This leads on to the point about the dignity of Parliament. In the first place, it is tempting to paraphrase Dr. Johnson and say that 'dignity,' used in this sense, is almost invariably the last refuge of a bankrupt politician. Second, it is surely the case that the House Of Commons has recently been in far more danger of declin- ing from inanition than from want of dignity. Certainly in the days when it perhaps appeared' to be more the centre of the national life there was no excessive respect for dignity of behaviour and no 'excessive fear of the consequences of sitting late and taking important votes at un- propitious hours of the morning.

In part, this was a consequence of a curious Victorian liking for late hours as such. The whole pattern of nineteenth-century parliamentary life was much later than our own. The House did not meet until 4.30 p.m. and great debates, even when there was no question of deliberate dilatori- ness, extended well into the night—and long after the newspapers had gone to press. Palmerston, it may be recalled, when he delivered his `civis Rontamts sum' speech of 1851, spoke throughout the length of a short summer night. When he rose, shortly before ten, it was still twilight. When he sat down, some time after two (there was then no daylight saving time). dawn was beginning to break. Again, in 1886, on the second reading of the Home Rule Bill, the divi- sion, the most significant of the decade, for it marked the break of Chamberlain, Bright :old Hartington with the Liberal Party, was not taken until 1.15 a.m. Gladstone did not rise to reply to a House which had already listened in rapid succession to Goschen, Parnell and Hicks-Beach until a little after midnight—and this was on the twelfth night of the debate.

Deliberate obstruction was developed to its highest peak by the Irish in the late Seventies and early Eighties. But their task was then a relatively easy one; there was no closure. Their most famous performance, although one which marked the end of an epoch, was on the Coercion Bill of 1881, when they carried on the sitting of January 31 until nine o'clock on the morning of February 2, until Speaker Brand rose from his chair and insisted on his own responsibility that the question should be put forthwith. Hence- forth the Government always had the power of closure.

Precedents from the Trish Party may be held to be misleading on the ground that the object of its members was not to work the parliamentary system but to secure their own exclusion from it. They taught something of their tactics, how- ever, to others who had less limited objectives. Lord Randolph Churchill was one of their earliest pupils. Paradoxically it was always the Conservatives who learnt most from the Irish. They finished off Gladstone's parliamentary life by keeping him up night after night on the com- mittee stage of the second Home Rule Bill, and they came into their own again at the time of Lloyd George's 1909 Budget.' It took seventy parliamentary days to get those proposals through the House, and forty-two of them were spent on the committee stage of the Finance Bill. All-night sittings took place at an average rate of two a week, and the 'dignity of the House' was upheld by endless points of order about whether it was permissible for the President of the Board of Trade (Mr. Churchill) to pass through the division lobby in his pyjamas.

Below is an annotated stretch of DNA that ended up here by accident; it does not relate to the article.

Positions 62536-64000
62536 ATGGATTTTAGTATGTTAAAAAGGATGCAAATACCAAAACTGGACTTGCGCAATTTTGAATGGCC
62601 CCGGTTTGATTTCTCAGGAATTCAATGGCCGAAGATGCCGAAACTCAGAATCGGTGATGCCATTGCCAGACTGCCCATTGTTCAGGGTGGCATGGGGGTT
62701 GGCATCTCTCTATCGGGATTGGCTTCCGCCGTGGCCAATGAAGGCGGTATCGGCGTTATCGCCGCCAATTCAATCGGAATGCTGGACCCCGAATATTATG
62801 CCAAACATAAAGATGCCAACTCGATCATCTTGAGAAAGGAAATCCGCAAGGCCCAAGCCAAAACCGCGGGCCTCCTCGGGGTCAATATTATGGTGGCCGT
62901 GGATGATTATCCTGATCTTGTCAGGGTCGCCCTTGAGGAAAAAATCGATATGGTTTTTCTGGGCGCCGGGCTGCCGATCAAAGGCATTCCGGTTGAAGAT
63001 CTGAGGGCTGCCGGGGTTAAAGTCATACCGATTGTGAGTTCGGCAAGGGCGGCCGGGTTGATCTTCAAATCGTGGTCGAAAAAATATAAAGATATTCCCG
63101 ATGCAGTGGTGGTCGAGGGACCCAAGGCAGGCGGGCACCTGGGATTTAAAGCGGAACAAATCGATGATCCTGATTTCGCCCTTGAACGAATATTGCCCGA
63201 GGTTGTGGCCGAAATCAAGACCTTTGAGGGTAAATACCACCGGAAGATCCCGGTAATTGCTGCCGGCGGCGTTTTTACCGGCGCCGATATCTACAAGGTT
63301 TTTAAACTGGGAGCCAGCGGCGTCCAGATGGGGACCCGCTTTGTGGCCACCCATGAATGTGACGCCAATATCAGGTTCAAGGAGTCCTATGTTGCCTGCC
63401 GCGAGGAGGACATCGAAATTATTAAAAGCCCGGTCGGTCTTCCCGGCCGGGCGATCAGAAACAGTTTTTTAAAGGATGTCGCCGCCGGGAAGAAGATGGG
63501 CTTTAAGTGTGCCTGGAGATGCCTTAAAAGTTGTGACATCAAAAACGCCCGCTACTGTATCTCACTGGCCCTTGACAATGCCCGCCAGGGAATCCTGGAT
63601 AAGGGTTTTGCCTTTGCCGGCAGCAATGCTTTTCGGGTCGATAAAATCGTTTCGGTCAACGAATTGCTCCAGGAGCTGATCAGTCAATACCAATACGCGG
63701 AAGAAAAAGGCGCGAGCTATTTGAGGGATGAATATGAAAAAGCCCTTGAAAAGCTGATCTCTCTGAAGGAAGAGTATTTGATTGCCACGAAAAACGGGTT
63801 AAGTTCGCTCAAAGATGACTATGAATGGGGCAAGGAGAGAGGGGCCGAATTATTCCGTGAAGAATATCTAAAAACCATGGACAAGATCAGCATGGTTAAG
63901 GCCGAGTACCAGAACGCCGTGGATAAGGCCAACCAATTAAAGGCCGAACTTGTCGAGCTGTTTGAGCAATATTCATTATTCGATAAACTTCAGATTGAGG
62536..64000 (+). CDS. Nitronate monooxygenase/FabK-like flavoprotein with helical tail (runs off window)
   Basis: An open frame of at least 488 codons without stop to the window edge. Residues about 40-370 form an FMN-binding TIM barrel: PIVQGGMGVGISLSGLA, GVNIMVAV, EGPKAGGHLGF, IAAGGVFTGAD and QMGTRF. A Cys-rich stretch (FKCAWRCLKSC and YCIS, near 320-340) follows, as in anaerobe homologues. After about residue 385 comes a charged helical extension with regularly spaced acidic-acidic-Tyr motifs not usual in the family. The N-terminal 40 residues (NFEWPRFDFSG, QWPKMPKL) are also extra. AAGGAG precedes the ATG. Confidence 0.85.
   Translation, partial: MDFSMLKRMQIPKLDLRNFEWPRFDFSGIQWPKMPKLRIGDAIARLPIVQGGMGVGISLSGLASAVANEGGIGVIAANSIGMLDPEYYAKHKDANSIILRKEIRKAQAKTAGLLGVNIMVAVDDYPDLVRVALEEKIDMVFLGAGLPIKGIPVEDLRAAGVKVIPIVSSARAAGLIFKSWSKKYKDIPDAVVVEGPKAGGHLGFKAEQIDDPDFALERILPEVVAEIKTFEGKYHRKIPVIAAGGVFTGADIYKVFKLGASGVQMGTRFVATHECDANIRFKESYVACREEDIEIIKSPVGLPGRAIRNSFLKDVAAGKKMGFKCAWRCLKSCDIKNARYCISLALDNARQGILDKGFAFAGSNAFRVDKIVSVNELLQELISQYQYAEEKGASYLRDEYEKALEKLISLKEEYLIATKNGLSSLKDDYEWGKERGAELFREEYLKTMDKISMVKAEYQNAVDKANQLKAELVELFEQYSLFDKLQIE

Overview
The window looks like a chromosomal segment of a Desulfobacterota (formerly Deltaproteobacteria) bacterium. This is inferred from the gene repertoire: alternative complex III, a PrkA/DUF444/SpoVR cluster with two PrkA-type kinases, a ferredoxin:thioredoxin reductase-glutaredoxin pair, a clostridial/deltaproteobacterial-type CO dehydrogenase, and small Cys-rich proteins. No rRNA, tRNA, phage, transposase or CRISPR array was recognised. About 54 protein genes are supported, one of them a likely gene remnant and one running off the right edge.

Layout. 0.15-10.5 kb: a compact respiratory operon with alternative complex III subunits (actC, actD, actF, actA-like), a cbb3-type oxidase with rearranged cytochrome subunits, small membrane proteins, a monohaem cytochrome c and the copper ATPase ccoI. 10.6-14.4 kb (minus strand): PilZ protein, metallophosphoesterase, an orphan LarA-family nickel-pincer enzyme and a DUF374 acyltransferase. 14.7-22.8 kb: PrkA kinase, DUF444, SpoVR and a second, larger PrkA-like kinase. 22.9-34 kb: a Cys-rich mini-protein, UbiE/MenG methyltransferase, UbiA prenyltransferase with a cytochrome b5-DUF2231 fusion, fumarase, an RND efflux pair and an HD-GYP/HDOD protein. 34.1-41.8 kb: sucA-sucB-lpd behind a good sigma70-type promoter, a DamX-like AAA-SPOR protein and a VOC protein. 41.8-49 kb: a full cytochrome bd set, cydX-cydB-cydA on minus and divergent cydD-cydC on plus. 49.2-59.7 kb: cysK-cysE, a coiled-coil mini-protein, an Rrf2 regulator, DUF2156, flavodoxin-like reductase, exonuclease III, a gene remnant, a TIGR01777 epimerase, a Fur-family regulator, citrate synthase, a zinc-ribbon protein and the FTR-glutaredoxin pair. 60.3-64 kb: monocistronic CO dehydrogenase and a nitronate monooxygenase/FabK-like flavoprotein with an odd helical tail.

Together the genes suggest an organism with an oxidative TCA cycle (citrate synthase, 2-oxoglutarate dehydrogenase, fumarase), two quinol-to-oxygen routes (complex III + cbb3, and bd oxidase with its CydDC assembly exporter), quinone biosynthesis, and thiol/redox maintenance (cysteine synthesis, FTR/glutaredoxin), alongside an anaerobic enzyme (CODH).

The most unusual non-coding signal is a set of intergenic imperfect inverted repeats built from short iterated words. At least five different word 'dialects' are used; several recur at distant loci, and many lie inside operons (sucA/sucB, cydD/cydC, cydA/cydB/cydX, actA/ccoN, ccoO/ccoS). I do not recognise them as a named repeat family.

It is therefore possible to be much too squeamish about present parliamentary be- haviour. Sometimes—as when Mr. Macleod's Rhodesian statement was held up for half an hour by points about a misprint in a Government Bill—proportion seems to be lacking; and it would no doubt be foolish to attempt to repeat in the next three weeks the regime of the last three. But if the Opposition chooses to keep the House up and by so doing imposes a greater sacrifice on its own than on Government mem- bers (because Labour members are older and, on the whole, live farther from Westminster), it is doing its duty, enlivening Parliament and acting well within the British constitutional tradi- tion. And it may even do something to shake the complacency of the Government.